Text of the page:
Before starting a new job, learn why the position is available. It’s possible that a new role has just been created or, just as likely, someone left and needs to be replaced. If the latter is the case, it’s important to know why that person left.
The answer to that question gives some insight about the atmosphere on the boat. Know what you are stepping into before you arrive. It’s important to know that so you’ll know how to proceed more effectively.
You are probably going to be a little nervous preparing to begin a new job. Keep in mind Murphy’s Law: anything that can go wrong will go wrong, so be conservative in planning.
Arrive on time; arriving late is unprofessional. It’s not fair to the rest of the crew, and believe me, they will notice. On the other hand, if you are always a few minutes early, you show your enthusiasm and establish that you’re reliable.
There is always a lot of activity in the morning, as each department organizes its schedule for the day. Your first day will not be any different. It is easy to be overlooked in the confusion, but don’t take it personally. You may already feel shy and self-conscious; I know I do. On the first day of any job, there are many unknowns, including whether someone can show you around.
You may work for a captain who is not communicative, so open a dialogue with him. Captains often expect you to know what is required to do the job well. Beware, because this is one of the gray areas of yachting: The truth is they may not know or be able to verbalize what the specific requirements are.
One way to handle this is to check in with the captain and give a progress report occasionally to be sure you are on the same page. Always ask for clarification of anything you are unsure about.
If you are shown around, ask intelligent questions, but don’t be overbearing. Take notes about rules and regulations, and scan for organizational gaps.
If there is no one to show you around, just jump right in and get to work. Take your own tour, familiarize yourself with the layout, look in all the cabinets and make notes of what you want to work on. Eventually, a stew needs to clean and organize all cupboards and storage areas and create an inventory and storage spreadsheet, but not on the first day.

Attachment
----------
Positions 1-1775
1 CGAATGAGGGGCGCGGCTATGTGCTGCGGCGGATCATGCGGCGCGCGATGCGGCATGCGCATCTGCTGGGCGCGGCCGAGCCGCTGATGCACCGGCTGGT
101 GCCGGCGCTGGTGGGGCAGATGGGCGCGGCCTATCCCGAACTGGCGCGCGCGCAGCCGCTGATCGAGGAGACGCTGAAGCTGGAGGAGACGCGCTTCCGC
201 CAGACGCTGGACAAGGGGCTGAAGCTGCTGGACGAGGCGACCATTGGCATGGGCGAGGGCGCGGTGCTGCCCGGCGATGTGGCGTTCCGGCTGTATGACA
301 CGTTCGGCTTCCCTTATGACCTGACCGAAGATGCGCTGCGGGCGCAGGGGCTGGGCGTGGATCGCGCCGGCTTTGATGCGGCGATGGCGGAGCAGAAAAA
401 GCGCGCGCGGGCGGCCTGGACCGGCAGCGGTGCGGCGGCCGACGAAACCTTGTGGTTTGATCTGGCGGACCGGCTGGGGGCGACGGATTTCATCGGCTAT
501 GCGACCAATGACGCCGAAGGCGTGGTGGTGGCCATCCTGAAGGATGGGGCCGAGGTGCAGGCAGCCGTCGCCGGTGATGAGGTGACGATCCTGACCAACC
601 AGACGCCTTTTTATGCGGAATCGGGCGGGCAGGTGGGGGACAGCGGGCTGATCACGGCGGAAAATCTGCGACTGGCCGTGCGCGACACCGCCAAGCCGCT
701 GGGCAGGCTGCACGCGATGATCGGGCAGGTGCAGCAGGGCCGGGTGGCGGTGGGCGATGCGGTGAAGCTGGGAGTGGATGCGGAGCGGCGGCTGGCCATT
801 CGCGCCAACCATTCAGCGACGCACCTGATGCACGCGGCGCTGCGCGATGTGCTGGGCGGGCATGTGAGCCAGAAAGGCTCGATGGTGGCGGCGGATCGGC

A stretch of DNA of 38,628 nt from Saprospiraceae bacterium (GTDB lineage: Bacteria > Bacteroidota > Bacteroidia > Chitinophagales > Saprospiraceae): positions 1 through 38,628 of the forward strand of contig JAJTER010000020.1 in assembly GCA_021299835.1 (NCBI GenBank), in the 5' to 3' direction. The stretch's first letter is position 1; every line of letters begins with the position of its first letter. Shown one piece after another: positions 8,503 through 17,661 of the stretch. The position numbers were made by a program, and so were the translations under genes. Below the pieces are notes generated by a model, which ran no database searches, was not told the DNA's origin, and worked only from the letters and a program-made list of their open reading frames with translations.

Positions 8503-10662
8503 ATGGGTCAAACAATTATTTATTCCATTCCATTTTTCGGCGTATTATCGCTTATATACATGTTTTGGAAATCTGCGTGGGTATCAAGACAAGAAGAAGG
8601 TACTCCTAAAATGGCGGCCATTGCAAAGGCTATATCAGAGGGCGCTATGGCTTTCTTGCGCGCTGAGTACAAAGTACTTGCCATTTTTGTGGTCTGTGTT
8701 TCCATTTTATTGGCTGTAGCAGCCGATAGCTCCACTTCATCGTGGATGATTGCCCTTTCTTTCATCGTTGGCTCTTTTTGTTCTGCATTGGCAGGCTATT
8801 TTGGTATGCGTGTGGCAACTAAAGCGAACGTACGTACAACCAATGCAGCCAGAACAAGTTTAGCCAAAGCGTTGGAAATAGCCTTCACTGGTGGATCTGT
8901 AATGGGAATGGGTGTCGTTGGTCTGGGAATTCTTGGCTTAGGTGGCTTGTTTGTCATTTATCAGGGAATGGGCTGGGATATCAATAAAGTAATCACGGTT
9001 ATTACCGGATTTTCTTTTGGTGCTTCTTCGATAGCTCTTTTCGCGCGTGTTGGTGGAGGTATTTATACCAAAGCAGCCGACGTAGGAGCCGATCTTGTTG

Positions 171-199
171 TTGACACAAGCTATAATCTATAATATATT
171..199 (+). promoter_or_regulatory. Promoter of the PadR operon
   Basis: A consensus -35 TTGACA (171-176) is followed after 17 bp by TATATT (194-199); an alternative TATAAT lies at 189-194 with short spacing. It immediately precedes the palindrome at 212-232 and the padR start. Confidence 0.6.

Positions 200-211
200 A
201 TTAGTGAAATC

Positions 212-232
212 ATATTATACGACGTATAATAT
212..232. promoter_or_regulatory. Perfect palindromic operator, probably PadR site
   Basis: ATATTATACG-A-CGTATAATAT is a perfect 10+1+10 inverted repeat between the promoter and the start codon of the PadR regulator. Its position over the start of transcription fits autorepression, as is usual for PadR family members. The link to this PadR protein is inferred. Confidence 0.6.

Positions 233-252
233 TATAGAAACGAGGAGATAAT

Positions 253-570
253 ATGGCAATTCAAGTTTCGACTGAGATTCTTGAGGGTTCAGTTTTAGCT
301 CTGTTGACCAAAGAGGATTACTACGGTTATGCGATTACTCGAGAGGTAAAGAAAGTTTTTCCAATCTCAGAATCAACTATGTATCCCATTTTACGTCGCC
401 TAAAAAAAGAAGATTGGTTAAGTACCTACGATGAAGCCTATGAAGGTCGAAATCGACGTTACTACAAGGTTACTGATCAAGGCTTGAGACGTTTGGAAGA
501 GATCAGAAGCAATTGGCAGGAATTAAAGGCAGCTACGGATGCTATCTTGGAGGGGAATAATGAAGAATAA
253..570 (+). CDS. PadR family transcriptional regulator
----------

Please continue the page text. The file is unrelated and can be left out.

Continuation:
With any luck, there is an inventory of items on hand, and where they are stowed. Unless you join a yacht in a complete refit, there will be dishes, glassware, cutlery, sheets, towels, and table linens for guests and crew on board.
You may think that the items are insufficient or unacceptable, but keep these thoughts to yourself for the time being and simply deal with what you’ve got. I have heard so many stories about stews rushing out to buy a ton of new stuff only to find those very same items later, stowed away somewhere on the boat, in storage somewhere off the boat, or even at the owner’s house.
Be conservative in your expectations at first, then improve things as you go.
So where do you begin? First, find out the schedule of the boat. If it is in the yard for repairs, your tasks will be different than if it is at a marina preparing for guests or if it is preparing to reposition for a new season.
Having an immediate situation creates deadlines, and there are specific things to be accomplished in a particular order. For instance, if preparing for a trip, there might be dry cleaning to pick up, flowers to buy, wine to be ordered, provisioning to be done. Prioritize tasks to accomplish this by a definite time before you leave the dock or the guests arrive.
Near the end of the day, talk to the person in charge to be sure you have finished what is expected of you. Changes may be needed before you leave, so be sure that your pay for any extra time is approved. If you’re moving aboard, you have more flexibility with your hours and can work as long as you want. But don’t sell yourself short by working too late, and don’t cut yourself off from the rest of the crew.
These first few days are important for socializing and bonding with your new crewmates. Take care to make a good first impression by maintaining friendly but professional boundaries and by showing your excellent work ethic.
Remember that this is only the beginning, and you have time to accomplish all the things needed to make things work efficiently and smoothly, just the way you like it.
Alene Keenan has been a megayacht stewardess for 20 years. She offers interior crew training classes, workshops, seminars, and onboard training through her company, Yacht Stew Solutions (www.yachtstewsolutions.com). Comments on this column are welcome at firstname.lastname@example.org.